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The Tickets, part III
                                                                                         6/29/2001

So we power-walked to Emerson and I looked up the list of locations. There was one at Filene's and another at HMV
Records, both at nearby Downtown Crossing, and another one at Copley Square, on the same street but in the
opposite direction. I decided to take my chances with Downtown Crossing, since there were two possibilities, and I
was pretty sure the one at Copley was exactly the same as the one at Fanueil Hall. So we walked to Downtown
Crossing, another 10 minute walk. HMV Records didn't open until 10, but fortunately, Filene's was already open. So
 into Filene's we went.

And we had a heck of a time trying to find any place where ticketmaster would be located. We figured it would be the
guest services, but we didn't know where that was. We finally found it on the third floor (I think) and we were right,
they had ticketmaster.

However, I was afraid that Filene's ticketmaster might only sell tickets to certain, tourist-related events because that's
all I saw advertized. So I asked the guy behind the counter if he sold all ticketmaster events.

"Yes. Are you here for Sting?"

I blushed in embarrassment. "No, NSync."

"NSync?" He seemed confused, so I explained.

"For their concert in Cleveland."

"Oh! I'm sorry, we only sell tickets for the New England area."

"Oh...Are all ticketmasters around here like that?"

"Yes. But if you want, you can call the ticket office. Here, I'll get you the numbers." So he very kindly wrote down the
numbers for Cleveland, Columbus, and Cincinnati and gave it to me.

So we left and wandered over to Boston Common. By then it was 9:40, so we had to kill twenty minutes before we
could call. Jessica offered to let me use her cell phone when the time came, but after fifteen minutes of dileberation, we
decided it might be too risky. So we headed over to the pay phones outside Park Street station, and dug out our calling
cards.

When my watch said 10:00, we each dialed a number. Jessica didn't get through, but I did.

"Hi, I'd like to buy two tickets to the NSync concert in Cleveland."

"I can't sell tickets until a minute before 10."

"Yeah, but what time is it now?"

"8:58."

"What?? Do you mean 9:58?"

"Oh yeah, in your time zone." Ohio is in the same timezone as Boston, so I was obviously talking to someone NOT at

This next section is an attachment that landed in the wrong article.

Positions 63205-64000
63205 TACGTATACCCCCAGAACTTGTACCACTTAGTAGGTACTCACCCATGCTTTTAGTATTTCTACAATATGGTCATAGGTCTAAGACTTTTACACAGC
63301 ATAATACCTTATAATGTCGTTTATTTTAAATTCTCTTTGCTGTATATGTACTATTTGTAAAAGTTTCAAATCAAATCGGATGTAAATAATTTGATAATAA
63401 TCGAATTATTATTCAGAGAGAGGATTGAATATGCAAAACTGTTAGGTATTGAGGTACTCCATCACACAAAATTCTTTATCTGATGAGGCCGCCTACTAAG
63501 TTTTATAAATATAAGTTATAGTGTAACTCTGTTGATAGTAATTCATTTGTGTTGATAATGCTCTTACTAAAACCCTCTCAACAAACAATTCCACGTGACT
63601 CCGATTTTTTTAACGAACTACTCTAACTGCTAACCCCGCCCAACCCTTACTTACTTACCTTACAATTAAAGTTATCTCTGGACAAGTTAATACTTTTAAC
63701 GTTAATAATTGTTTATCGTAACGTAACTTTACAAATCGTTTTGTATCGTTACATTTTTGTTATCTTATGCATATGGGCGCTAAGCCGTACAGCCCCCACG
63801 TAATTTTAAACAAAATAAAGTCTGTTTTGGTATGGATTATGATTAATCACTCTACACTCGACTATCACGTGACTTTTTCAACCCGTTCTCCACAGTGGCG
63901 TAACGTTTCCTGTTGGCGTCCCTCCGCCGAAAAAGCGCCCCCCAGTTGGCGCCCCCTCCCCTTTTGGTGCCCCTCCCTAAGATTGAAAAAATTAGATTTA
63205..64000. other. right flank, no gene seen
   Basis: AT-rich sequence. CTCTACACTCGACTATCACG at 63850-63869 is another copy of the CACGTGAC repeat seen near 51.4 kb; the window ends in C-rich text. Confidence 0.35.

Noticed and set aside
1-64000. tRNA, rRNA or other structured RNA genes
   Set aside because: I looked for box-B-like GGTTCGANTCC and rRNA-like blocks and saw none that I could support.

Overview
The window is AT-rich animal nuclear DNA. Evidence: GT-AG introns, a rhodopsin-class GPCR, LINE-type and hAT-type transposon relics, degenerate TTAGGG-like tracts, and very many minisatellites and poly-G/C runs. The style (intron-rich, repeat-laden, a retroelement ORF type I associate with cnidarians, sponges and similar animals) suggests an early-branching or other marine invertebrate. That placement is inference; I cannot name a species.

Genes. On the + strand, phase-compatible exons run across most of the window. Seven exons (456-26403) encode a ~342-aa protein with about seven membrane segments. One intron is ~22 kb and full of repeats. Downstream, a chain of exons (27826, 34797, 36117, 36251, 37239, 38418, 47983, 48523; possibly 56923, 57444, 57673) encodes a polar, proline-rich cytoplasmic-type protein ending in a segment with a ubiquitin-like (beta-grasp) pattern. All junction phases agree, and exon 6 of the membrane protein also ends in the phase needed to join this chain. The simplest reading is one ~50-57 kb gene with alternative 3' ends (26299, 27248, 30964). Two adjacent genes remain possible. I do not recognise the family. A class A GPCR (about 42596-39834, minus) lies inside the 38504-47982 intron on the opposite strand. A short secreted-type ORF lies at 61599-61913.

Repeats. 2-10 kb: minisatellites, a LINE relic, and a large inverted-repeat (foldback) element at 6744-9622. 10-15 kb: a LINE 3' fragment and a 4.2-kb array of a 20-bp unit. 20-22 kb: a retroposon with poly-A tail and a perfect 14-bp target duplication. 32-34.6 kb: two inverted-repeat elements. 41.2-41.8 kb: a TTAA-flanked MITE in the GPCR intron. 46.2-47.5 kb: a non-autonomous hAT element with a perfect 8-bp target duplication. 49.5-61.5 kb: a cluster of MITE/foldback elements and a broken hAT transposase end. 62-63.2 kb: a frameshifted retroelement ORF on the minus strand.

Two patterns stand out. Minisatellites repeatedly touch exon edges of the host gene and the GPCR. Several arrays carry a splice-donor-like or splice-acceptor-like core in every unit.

the Columbus ticketmast like I thought. "But I still can't sell tickets yet. Try again later. Good-bye."

"Aaaaah, NO!" I cried as soon as I hung up. I immediately tried again. It was busy.

For the next 10 minutes, we kept trying, but only got busy signals. Actually, most of the time it wasn't even that, but
those stupid, high pitched notes before the recorded voice tells you that all circuits are busy. Finally, I gave up and
suggested that we go back to Emerson and try to get tickets online.

So we basically ran back to Emerson and got there in about five minutes. While Jessica went to the pay phones there, I
raced to the computers, logged in, and pulled up the ticketmaster website...

...and waited as it downloaded...and waited...and waited. It just wouldn't work!

After I gave up, I joined Jessica at the pay phones. By now it was 10:35, and all dreams of floor seats vanished from my
head. But I still wanted to go to the concert, whether I got good or crappy seats. Eventually, I got through ("Oh thank
God!") to an automatic voice. The whole experience was very strange, hearing a recorded machine voice giving me
instructions. I followed blindly along, ending up getting two seats at Section 534, Row 20, for the total price of $151.00.

Holy cow.

The seating chart on the ticketmaster website was way too small to make out any section numbers, but I had a very
strong feeling that 534 was in the nosebleed section. I left with a very big sigh, not believing I spent $151 on tickets so
high I probably wouldn't even be able to tell the difference between a member of NSync and a stage prop.

But at least I had tickets.

So days and weeks and months passed, and by May I was back home in Ohio. And during one of those May days, I
wandered onto the ticketmaster website, just to see if I could find section 534 on the seating chart yet.

And lo and behold, tickets for a SECOND Cleveland concert were going on sale that very Saturday! Phew!

Coincidentally, that Saturday I had plans with Jessica again, so she was here when I tried to purchase those tickets. I
did this all online, because I only wanted to get tickets if they were good, and I didn't trust the automatic voice
 through the phone. Well, I tried, and got tickets for section 1, row 20. YAY! So I entered all the information and credit
card numbers and junk...only to find out that I took too long and the tickets were now gone. So I tried again, this time
getting section 2, row 39. So we were farther back, but closer to the center of the stage. Not bad! Certainly better than
section 534! Cripes.

So I bought the tickets, thinking I could sell the other two. Wishful thinking, but hey, this is NSync.

And that's the story behind The Tickets. My fingers hurt now, thank you.
 
 

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